Yep, that`s right. Once upon a time I was one. I could not sleep even when my baby slept, because sudden infant death syndrome frightened the shit out of me. The fact that boys are more prone to it than girls did not sit comfortably with me either. I just didn`t want my son to die! Was that too much to ask?!
What did I do? I “half-slept” (yeah it is a thing), I bought night light for my bedroom, I hardly ever covered him with a duvet (only up to his waistline), I checked if his chest moved up and down regularly if I could not hear him breathe. This went on for at least a couple of month. I knew it wasn`t normal. Not all of it anyway. But I could not help it. I preferred to be a bit insane than lose my little boy. The fear seemed very real to me at the time.
I didn`t have a good time as a first time mum for various reasons. The responsibility of keeping that beautiful little human alive seemed immense. I was wondering whether I was cut out for the job. The fact that I had no family around to pop in and help made things thousands times worse. I was on video calls to mum every evening after she had finished work and messaging people through the day just to make sure I was okay.
I had friends in my life and even saw some of them regularly, but you just don`t tell someone that you are afraid of not being able to handle motherhood. At the end of the day, I was lead to believe that nothing could be more natural than being a mother and that it is the happiest and most blissful time in a woman`s life… It is of course, when you are chilled, rested and just generally happy. If you have other stuff going on that you worry about then not so much.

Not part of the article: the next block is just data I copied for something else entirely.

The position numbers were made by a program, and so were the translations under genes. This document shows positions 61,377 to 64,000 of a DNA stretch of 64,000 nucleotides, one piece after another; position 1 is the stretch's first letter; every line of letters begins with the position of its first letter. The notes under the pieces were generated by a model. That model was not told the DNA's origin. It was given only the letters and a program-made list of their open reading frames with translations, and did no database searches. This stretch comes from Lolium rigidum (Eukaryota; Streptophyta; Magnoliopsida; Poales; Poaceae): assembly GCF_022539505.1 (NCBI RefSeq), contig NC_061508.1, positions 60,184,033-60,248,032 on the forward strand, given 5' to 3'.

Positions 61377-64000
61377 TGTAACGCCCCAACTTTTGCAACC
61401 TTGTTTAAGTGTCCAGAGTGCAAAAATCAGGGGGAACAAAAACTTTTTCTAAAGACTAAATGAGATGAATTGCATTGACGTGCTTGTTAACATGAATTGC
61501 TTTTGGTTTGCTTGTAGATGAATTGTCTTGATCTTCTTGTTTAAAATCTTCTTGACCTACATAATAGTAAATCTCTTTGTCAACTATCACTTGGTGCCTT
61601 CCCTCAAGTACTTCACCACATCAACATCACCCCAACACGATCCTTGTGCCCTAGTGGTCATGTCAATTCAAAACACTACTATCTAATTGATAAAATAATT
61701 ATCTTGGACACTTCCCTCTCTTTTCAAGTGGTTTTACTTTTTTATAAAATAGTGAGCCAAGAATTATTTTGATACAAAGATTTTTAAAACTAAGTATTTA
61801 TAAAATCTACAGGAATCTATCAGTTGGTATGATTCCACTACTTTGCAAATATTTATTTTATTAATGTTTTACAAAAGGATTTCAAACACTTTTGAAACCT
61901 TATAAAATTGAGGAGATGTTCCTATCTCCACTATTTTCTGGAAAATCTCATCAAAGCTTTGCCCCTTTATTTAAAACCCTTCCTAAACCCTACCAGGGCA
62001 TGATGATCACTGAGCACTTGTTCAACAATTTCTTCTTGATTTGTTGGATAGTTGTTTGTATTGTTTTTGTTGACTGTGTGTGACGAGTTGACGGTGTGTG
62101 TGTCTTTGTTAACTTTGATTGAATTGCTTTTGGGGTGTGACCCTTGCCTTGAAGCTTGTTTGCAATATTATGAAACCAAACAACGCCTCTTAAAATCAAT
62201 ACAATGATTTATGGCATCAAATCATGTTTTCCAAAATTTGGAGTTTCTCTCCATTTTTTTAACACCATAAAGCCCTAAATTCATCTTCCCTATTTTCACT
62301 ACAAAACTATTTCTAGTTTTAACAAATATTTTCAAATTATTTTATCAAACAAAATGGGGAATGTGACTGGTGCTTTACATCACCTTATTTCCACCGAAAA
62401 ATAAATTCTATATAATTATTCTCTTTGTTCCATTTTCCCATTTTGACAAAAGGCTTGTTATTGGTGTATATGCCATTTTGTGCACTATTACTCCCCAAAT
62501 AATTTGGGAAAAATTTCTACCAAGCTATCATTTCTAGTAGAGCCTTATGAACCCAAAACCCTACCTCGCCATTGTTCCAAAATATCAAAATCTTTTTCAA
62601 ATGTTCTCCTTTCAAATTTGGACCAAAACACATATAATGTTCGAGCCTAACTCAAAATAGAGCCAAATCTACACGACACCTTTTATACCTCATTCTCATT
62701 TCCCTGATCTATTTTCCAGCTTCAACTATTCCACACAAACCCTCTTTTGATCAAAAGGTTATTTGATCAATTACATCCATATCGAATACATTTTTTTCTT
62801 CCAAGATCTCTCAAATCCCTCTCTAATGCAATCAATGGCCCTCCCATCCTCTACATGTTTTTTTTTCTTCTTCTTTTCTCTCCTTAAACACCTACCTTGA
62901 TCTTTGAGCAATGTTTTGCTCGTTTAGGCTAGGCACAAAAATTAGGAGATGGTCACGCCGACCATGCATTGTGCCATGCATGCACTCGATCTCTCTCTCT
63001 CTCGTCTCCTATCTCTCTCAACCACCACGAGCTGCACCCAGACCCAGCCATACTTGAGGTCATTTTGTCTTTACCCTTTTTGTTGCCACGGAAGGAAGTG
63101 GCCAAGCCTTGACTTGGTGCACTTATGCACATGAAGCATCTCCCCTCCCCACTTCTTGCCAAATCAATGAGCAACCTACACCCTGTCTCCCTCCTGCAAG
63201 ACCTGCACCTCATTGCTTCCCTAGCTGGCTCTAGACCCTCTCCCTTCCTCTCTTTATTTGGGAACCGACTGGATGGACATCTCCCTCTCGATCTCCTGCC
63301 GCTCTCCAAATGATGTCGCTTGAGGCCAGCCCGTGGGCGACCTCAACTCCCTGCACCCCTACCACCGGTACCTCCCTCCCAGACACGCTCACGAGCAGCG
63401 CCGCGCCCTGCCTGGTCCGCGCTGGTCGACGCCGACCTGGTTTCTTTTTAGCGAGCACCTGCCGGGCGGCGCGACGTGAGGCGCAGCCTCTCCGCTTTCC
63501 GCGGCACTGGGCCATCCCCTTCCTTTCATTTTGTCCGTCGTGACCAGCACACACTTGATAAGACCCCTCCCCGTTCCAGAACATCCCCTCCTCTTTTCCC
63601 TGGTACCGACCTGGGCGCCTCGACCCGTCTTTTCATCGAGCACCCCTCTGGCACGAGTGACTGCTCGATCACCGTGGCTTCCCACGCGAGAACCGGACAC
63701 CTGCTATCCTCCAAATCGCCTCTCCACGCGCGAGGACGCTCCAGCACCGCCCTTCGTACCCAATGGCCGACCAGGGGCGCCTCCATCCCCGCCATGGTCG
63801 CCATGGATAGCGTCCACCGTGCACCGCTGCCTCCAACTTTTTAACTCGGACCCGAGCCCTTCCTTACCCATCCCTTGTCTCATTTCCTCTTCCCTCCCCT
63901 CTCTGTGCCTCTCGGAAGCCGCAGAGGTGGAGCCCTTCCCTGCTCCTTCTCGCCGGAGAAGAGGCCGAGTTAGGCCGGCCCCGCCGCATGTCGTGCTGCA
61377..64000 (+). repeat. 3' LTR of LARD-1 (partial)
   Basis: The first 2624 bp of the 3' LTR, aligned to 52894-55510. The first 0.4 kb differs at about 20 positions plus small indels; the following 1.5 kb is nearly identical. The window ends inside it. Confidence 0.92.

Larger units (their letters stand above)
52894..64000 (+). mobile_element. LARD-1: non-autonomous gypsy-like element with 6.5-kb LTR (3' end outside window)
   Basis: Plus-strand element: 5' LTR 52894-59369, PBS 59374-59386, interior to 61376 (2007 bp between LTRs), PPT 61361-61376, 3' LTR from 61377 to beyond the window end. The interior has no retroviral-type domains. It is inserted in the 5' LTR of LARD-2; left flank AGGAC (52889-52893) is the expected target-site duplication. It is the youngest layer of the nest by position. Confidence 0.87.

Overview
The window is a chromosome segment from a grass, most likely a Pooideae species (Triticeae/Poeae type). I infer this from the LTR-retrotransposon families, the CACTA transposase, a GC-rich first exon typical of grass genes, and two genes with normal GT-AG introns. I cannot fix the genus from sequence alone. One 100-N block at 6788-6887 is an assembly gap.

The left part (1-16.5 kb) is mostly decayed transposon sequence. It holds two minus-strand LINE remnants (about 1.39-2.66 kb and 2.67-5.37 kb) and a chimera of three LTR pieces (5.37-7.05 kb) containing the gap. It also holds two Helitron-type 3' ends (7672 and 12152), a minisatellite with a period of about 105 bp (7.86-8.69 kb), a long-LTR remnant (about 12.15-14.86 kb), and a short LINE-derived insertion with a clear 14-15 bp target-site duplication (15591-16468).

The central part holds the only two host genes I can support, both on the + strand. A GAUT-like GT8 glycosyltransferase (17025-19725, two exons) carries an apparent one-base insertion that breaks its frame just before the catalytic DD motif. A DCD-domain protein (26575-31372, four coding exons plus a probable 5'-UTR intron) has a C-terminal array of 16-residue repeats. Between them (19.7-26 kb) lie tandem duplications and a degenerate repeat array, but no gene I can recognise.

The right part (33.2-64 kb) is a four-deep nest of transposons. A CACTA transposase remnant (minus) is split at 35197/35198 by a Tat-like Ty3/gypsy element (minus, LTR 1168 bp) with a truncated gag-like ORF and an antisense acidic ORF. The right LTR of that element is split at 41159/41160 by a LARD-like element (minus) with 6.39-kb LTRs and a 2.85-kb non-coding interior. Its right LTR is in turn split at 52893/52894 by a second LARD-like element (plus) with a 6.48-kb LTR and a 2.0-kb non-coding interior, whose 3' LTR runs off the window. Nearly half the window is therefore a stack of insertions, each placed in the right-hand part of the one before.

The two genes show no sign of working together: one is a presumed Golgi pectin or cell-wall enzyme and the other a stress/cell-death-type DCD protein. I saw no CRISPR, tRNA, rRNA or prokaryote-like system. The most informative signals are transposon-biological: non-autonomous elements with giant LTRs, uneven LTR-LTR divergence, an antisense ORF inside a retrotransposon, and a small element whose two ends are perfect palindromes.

I had great times with my boy every day, but it is not to say I didn`t struggle. If you look at my pictures around that time, you would not be able to tell that I was feeling the way I was. That is the scary thing about anxiety and depression. Those around you might not notice and you might not be able to tell them for whatever reason. Sometimes you wouldn`t even know yourself that this is what you are suffering from.
Due to my background (I have been studying psychology, counselling, psychotherapy and personal development for a few years before I had a baby), I was able to manage those feelings somehow. Needless to say, I was on maternity pay so was not able to afford private counselling and was not thrilled about going on the waiting list at my GP surgery.
I always urge anyone struggling to get help. There are many ways of doing that: you can journal, meditate, watch videos on YouTube (motivation, inspiration, personal development, anxiety release, etc.), speak to your health visitor, contact a charity to see if they have affordable counselling available if money is tight, and talk to those who loves you.
Only when I had my first baby and found myself in the situation when my thoughts were spiralling out of control and I felt as if it was someone else thinking them (very scary), I realised how dangerous it was to suffer in silence.
Right now, self-care is my top priority. I don't care if all hell breaks lose around me; I know that if I do not look after myself, I will not be able to care for my babies to the best possible standard and that is just not on. I enjoy my time with my children exploring the world together and deal with any worries through meditation, journaling and personal development. I am also very opened now with the people I love and trust, which helps.
Writing my book made me reflect on various experiences, such as my own therapy in the past, as well as my work with clients. It enabled me to heal even more. I now feel strong and happy to create the best life I possibly can for myself and my family. This is exactly what I help my clients with when they come to me for counselling. This is what I am here to support you with too.